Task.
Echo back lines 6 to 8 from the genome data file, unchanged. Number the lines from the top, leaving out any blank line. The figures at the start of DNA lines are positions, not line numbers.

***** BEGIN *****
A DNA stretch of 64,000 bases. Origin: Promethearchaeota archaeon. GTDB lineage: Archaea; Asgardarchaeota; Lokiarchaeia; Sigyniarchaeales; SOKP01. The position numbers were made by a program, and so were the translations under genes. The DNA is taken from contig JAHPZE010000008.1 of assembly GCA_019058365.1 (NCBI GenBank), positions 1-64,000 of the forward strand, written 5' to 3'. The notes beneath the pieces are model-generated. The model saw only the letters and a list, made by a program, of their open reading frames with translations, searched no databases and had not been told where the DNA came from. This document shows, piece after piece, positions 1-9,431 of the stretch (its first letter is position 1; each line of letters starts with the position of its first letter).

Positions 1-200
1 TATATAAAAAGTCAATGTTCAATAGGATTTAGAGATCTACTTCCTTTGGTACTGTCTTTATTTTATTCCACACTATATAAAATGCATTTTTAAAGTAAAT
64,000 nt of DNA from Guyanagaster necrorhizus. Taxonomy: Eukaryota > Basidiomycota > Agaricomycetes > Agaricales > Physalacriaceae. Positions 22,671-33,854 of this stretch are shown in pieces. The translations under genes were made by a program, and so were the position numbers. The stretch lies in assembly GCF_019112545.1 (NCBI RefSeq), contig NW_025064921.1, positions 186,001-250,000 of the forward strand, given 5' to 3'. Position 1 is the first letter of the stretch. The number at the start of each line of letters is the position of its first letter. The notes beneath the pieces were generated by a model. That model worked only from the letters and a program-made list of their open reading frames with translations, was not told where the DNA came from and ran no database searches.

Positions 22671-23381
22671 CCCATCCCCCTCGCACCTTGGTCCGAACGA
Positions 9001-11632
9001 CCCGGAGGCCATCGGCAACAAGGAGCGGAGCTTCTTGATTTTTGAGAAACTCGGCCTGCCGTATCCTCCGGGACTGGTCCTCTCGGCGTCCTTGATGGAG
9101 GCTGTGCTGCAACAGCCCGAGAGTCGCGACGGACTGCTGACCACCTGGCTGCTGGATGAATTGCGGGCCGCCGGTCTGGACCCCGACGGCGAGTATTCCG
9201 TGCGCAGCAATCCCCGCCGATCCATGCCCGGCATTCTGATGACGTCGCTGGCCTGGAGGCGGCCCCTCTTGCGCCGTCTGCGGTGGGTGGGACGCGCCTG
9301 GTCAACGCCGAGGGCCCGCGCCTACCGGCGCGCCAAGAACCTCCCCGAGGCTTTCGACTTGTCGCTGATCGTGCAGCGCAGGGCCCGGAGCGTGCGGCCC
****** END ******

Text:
22671 CCCATCCCCCTCGCACCTTGGTCCGAACGA
Positions 9001-11632
9001 CCCGGAGGCCATCGGCAACAAGGAGCGGAGCTTCTTGATTTTTGAGAAACTCGGCCTGCCGTATCCTCCGGGACTGGTCCTCTCGGCGTCCTTGATGGAG